Why I Use a Bullet Journal

For all of the ongoing hype about bullet journals, there are still people out there who aren’t convinced. I get it. When people insist that I have to try something, I often resist for no other reason than to prove them wrong. These sorts of fads and trends frequently turn out to be sound and fury, signifying nothing. The fact that roughly 95% of the website and YouTube videos about bullet journaling are really about calligraphy, stickers, and art supplies can make you question why this is a tool touted for its simplicity and benefits to you productivity. So today I want to explain why I use a bullet journal.

Why I Use a Bullet Journal

As I get older, my memory gets worse. Add to this the executive function disorder I suffer, brought about by my anxiety disorder, and there are times when I don’t know up from down. My bullet journal is effectively “base” for me. I can sit down, open it up, and center myself. The dozen or so things trying to run though my head at once can be captured, prioritized, and assigned. The things that I need to be doing today, right now, are there in black and white. That alone makes bullet journaling worth the little bit of effort it takes to use.

Writing Helps with Memory

Researchers Pam Mueller of Princeton University and Daniel Oppenheimer of UCLA published a paper in the journal Psychological Science that concluded you’re better off writing things down than taking notes using electronics. The reason is that when we’re typing we tend to write things down verbatim. When we have to hand-write things we tend to be slower. We have to think about what we’re writing, summarize the key points, and focus on the important concepts.

Another paper in the Journal of Educational Psychology by Dung Bui, Joel Myerson, and Sandra Hale of Washington University found that we retain less information when we type, rather than write. Their conclusion, again, is that taking time to write it down requires us to process and digest the information at a deeper level. I’m sure having to decipher my own chicken scratch handwriting, as opposed to reading neatly types notes, contributes to that as well.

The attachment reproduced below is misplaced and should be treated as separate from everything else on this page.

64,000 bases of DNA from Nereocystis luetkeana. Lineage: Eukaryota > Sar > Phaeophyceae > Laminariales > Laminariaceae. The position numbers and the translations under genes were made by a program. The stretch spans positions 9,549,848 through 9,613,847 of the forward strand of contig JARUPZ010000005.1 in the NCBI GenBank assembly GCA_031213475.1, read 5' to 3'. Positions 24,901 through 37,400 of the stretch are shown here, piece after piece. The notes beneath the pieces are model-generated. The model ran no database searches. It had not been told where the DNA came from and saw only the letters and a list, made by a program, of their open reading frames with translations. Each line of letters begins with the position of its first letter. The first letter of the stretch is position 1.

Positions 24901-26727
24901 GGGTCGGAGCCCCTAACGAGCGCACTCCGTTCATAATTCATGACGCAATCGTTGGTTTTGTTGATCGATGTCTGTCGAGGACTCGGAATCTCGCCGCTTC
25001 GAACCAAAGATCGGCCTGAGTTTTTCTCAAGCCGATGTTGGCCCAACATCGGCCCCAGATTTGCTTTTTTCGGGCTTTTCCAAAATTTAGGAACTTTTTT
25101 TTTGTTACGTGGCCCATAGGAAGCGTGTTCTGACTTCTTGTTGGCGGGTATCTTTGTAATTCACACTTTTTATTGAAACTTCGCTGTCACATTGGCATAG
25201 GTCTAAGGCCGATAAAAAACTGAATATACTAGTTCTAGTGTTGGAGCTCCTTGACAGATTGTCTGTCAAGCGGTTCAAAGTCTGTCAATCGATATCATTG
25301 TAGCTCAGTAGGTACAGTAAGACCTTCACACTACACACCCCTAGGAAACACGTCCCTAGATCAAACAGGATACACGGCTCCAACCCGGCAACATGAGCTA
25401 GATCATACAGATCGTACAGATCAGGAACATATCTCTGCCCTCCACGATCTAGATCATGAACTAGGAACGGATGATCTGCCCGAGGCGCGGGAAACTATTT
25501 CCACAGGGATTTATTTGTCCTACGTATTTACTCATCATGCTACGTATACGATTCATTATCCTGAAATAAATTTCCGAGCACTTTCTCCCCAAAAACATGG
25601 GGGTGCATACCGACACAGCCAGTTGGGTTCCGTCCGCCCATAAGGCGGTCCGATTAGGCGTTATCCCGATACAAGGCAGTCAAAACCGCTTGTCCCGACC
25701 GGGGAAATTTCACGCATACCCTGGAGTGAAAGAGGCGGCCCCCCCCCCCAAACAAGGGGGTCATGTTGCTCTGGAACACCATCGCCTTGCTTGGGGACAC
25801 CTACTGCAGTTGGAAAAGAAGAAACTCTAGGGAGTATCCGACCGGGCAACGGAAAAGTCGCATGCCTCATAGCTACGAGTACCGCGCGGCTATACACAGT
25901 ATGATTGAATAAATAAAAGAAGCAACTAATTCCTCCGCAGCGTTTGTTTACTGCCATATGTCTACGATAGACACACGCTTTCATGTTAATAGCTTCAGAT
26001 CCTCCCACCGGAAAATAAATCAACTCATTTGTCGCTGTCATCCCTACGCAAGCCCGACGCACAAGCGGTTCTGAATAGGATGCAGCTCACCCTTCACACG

Karin James of Indiana University contributed a paper to the journal Trends in Neuroscience and Education that showed other benefits to writing things down. It activates areas of the brain that aren’t stimulated by typing notes into a device. This sort of activity makes lifelong learning easier, and could help to stave off cognitive disorders like Alzheimer’s.

It Isn’t Online

One of my great regrets in life is getting rid of my Alphasmart. It was a keyboard with a four-line digital screen that ran on AA batteries. The thing was made of nigh-indestructable plastic and weighed next no nothing. I shouldn’t have given mine away when I moved to Finland. The biggest benefit, to me, was that it was nothing but a word processor. No apps. Completely off the internet. Absolutely free from distractions when I wanted to write. I could become 100% engrossed in what I was doing.

My bullet journal hits that same sweet spot, albeit for different reasons. I don’t try to write anything long-form in longhand, but I have the joy of being disconnect. My attention can be directed to the page in front of my. Nothing is going to pop up, or ping, or entice me to do something unproductive in another part of the journal.

When possible, I try to review and update my bullet journal away from my desk. The Alphasmart was oddly soothing to use, because it was so simple and understated. The bullet journal is the same. It’s me and this simple tool. Minimalist. No added flourishes. The only thing I can do is dive into what’s important.

Bullet Journals Will Outlast Other Technology

The writer Warren Ellis has been blogging lately about re-acquiring movies and music on physical media. That promise that everything will eventually be streaming and accessible hasn’t panned out. There are shows that aren’t on any of the services. A lot of indie bands haven’t signed on with Spotify and the like. It feels like going backward, but physical media will always be there for you.

Hardware becomes obsolete. Software needs to be updated. Batteries need to be replaced or recharged. Paper will always be there for you. Okay, fine, don’t get it wet and try not yo set it on fire, but that applies to my laptop too. The worst I normally have to worry about is whether my pen will run out of ink. Being a writer, I have a minimum of 3 pens on my person at any given time just in case such a contingency arises. It’s no big deal.

Paper also means that I don’t have to worry about finding old information. Is that file still on the old computer, or did I copy it over to the new one? Is it backed up to floppies, or the external hard drive, or the cloud? Oh, wait, it’s in this book, sitting on this shelf. I don’t have to worry about whether I have a device or an app that can read a file in that format. It’s paper.

What Do You Think?

Do you use a bullet journal? What do you love about it? Have you tried it, and found it to not be your thing? What did you dislike? I’m interested in hearing your opinions. Leave a comment!

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